|The GM Cadillac CTS|
U.S. automakers are still posting sagging car sales in Korea despite the free trade agreement between the two countries that took effect two months ago.
Three U.S. companies ― General Motors, Chrysler and Ford Motor ― grabbed only 6.1 percent of the nation’s import car market with combined sales of 656 units in April.
While their market share has stayed below 10 percent among import brands over the past few years, the three players have been pinning hopes on the Korea-U.S. FTA, implemented on March 15, in terms of price competitiveness.
In contrast, European carmakers had 76 percent market share with sales of 8,108 units last month, followed by Japanese players with 17.8 percent and 1,904 units.
“Though the import automobile market is expanding continually, challenging the dominant position of Hyundai and Kia, the trend is not applicable to American players at least at the present stage,” said an executive in the import car industry.
He said it seems that a large portion of Korean consumers prefer European brands to made-in-U.S. cars where prices are similar.
“In terms of brand image and fuel efficiency, I think most European brands surpass them. But consumers can afford to purchase upper segment U.S.-made cars at cheaper prices,” he said.
A spokeswoman for Chrysler Korea downplayed the situation, saying, “The FTA has paved the way for us to expand the vehicle model line-up.”
She said the company will increase its market share on a gradual basis.
“We have positive view on future sales. Only two months have passed since the FTA went into effect.”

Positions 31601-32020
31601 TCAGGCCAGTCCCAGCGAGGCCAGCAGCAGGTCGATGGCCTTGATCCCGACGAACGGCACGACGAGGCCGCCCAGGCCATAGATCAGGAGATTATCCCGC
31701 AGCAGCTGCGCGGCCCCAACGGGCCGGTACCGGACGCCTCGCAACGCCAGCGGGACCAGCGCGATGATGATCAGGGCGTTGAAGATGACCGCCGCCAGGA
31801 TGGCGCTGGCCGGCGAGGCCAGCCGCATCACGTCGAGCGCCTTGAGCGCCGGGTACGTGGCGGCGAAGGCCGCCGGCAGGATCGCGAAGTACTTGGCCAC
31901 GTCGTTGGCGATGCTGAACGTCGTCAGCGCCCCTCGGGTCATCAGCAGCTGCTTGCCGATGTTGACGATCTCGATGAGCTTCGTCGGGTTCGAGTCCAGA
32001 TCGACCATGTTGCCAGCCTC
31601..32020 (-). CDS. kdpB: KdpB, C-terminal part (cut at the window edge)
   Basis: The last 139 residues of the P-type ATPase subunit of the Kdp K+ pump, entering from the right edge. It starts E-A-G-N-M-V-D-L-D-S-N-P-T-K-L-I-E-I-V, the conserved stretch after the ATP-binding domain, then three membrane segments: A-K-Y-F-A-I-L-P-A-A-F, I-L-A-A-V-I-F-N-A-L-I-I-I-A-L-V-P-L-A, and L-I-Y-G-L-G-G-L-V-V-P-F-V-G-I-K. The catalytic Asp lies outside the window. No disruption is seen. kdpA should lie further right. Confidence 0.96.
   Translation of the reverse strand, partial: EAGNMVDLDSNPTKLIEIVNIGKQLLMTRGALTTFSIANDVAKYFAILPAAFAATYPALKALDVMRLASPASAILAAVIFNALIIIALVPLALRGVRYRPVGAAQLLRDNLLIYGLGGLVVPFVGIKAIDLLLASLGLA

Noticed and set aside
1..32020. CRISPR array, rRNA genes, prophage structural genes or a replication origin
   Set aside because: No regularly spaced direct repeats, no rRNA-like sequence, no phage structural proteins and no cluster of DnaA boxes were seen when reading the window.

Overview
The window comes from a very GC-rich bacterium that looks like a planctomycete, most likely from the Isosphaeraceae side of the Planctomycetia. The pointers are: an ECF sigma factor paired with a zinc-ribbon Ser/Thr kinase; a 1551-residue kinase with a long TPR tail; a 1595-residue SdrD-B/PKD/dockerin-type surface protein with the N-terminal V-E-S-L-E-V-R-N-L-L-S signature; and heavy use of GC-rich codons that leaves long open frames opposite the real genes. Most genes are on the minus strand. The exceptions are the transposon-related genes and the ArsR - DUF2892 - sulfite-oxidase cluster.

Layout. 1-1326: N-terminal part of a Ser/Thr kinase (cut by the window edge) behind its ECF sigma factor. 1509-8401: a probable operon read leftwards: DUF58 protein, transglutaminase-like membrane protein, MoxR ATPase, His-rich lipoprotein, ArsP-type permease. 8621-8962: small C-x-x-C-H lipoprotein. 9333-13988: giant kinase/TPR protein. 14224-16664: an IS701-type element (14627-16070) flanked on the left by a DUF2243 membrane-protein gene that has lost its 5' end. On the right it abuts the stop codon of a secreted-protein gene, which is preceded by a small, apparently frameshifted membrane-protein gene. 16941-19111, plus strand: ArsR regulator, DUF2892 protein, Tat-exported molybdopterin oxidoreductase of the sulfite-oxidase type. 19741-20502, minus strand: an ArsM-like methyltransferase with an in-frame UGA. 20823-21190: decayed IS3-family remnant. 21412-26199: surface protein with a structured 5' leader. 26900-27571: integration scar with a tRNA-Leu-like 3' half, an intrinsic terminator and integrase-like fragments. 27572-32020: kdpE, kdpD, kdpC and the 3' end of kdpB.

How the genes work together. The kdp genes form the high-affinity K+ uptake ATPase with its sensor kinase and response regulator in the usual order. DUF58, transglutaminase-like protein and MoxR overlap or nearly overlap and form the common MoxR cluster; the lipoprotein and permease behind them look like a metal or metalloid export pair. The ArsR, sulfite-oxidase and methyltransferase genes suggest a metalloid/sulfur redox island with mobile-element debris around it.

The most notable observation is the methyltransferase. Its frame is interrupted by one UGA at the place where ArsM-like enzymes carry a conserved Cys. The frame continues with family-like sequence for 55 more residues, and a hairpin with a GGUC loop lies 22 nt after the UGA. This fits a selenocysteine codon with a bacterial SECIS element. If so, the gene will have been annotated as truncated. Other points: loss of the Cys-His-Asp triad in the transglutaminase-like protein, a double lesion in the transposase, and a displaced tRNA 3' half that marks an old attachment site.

Chrysler saw its sales fall to 282 units in April, compared with 338 units a month earlier.
Ford also suffered a drop from 416 units to 340 units over the corresponding period, despite its active marketing and slashing consumer prices.
Monthly sales for GM, whose main line is the Cadillac series, are at about 50 units. GM Korea’s Chevrolet sales are excluded from the list as the model is produced at Korean factories.
Some think tanks predict that imports from the U.S. will jump to 75,000 units per annum under the bilateral pact, from fewer than 10,000 units currently.
Under the FTA, the tariff on U.S.-made cars has been lowered from 8 percent to 4 percent. The 4 percent tariff will be lifted completely in four years.
In February, U.S. President Barack Obama said, “Thanks to the bipartisan trade agreements I signed into law with you in mind, there will soon be new cars on the streets of South Korea imported from Detroit, Toledo and Chicago.”
By Kim Yon-se (firstname.lastname@example.org